urface mount ceramic capacitors, such as MLCCs, for use in Defense and Aerospace applications usually require a superior level of reliability. To achieve high reliability, capacitor suppliers follow MIL-PRF standards for manufacturing, processing, qualification, and testing and are tightly controlled for design changes and material traceability. Historically, all MLCCs utilized precious metal electrode (PME) technology and is currently the predominate technology in use for high reliability Defense and Aerospace applications.
However, when we look at the commercial and automotive trends over the past 30 years, we can see major advancements in technology ranging from PCs, to laptops, cell phones, smart phones, electric vehicles, IoT, autonomous vehicles, and so on. Functionality and circuit density have increased exponentially over time, which means active and passive component size must decrease at the same pace.
In order to shrink the size of MLCCs, while maintaining the same capacitance values, dielectric layers must become as thin as possible. In fact, making MLCC layers thinner is the driving factor for increasing volumetric efficiency. Since MLCCs historically used PME technology, suppliers ran into limitations on how thin the dielectric could be made, while maintaining reliability. Therefore, Base Metal Electrode (BME) technology was introduced in the early 2000s, which allowed suppliers to create much thinner layers, drastically increase volumetric efficiency, and decrease cost. Today, BME MLCCs make up the overwhelming majority of MLCCs in used in the electronics industry. These also include many applications where reliability is critical. For example, the automotive industry has been using BME technology for over 15 years in applications such as ABD systems and airbags. The medical industry has been using BME MLCCs in instrumentation and implantable devices for over 10 years.
BME vs PME
MLCCs are constructed using alternating layers of ceramic dielectric and metal electrodes. BME MLCCs use nickel as the conductive inner electrodes and are the predominant technology for MLCCs today. PME MLCCs use precious metals such as silver or palladium as the inner electrodes. The use of precious metal electrodes increase cost and prevent thinner layers making them poor candidates for high density applications. The conversion from PME to BME technology in MLCCs helped enable the trend of miniaturization and circuit density for every industry except one, the Defense and Aerospace industry.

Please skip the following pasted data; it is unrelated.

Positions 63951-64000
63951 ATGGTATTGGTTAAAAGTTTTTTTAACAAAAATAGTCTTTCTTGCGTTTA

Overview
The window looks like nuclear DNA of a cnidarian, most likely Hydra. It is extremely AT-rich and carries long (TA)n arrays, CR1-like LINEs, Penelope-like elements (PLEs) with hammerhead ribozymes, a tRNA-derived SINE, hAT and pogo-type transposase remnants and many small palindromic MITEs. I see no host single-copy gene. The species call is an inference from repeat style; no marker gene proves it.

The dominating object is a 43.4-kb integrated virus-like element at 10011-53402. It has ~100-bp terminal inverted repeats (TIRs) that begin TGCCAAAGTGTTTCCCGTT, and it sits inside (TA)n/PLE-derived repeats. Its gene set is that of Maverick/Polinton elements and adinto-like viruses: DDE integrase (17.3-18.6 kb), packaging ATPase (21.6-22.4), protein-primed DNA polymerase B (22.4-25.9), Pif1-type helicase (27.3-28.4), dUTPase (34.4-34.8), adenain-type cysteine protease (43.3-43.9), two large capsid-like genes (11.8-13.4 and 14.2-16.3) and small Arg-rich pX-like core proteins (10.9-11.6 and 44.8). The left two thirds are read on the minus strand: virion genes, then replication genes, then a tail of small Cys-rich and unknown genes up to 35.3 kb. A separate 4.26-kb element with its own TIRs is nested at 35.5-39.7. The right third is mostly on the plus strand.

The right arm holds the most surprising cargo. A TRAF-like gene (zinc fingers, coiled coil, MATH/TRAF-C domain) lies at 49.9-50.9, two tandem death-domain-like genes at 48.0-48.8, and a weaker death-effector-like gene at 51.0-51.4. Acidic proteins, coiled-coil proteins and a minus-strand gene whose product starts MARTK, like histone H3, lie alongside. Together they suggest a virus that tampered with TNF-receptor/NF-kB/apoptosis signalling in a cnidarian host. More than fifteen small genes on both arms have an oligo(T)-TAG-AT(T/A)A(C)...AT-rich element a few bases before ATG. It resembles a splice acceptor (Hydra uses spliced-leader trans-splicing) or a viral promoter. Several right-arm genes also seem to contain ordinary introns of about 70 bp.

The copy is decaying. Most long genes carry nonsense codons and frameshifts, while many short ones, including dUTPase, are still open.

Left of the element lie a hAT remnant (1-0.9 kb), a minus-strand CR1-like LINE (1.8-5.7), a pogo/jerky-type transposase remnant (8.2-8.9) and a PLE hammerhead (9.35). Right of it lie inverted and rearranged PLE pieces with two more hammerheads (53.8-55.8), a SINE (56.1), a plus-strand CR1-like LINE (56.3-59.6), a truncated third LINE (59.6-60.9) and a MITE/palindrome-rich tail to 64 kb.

The two predominant specifications for high reliability MLCCs are the MIL-PRF-55681 and MIL-PRF-123. The MIL-PRF-55681 specification has been around for over 25 years and customers will only use PME MLCCs qualified to this standard. Since this is limited to PME, Defense and Aerospace customers cannot capitalize on miniaturization trends and limits circuit density. The MIL-PRF-123 specification prevents the use of nickel electrodes (BME MLCCs) and therefore is limited to PME technology, which, as mentioned previously, Defense and Aerospace customers cannot capitalize on mediatization trends and limits design density. This led to the creation of a new standard for high reliability MLCCs, MIL-PRF-32535.
The creation of the MIL-PRF-32535 specification is a joint effort between the Defense Logistics Agency (DLA), leading capacitor manufacturers, and defense/aerospace customers. The new standard allows for thinner dielectrics and the use of BME technology while maintaining the same reliability levels as MIL-PRF-55681 and MIL-PRF-123. In addition, MIL-PRF-32535 is the first standard to allow for a flexible termination to increase flex robustness. By utilizing BME technology and thinner dielectrics, this specification allows defense and aerospace customers to take advantage of the increase capacitance and smaller case sizes. For example, thanks to the increased volumetric efficiency of BME vs PME, it is possible to replace 18 1206 1nF PME MLCCs with one 1206 18nF BME MLCC.
Not A Replacement
The MIL-PRF-32535 specification is not intended to replace MIL-PRF-123 or MIL-PRF-55881 but rather allow for thinner dielectric MLCCs and BME technology. By allowing thinner dielectrics and BME technology, higher capacitance values in the same case size and voltage ratings can now be achieved. Therefore, the MIL-PRF-32535 specification can be thought of as an extension to the legacy standards that have been in place for many years.
KEMET MIL-PRF-32535 Are Now Available
KEMET was one of the capacitor manufacturers at the forefront of specifying the details behind the MIL-PRF-32535. So much so that KEMET was the first manufacturer to provide capacitors built to the new standard. The KEMET Hi-Rel BME capacitors are available in a wide range of voltages and case sizes and in both X7R and C0G dielectric platforms. Find the full details of KEMET MIL-PRF-32535 offerings here at our search engine, ComponentEdge.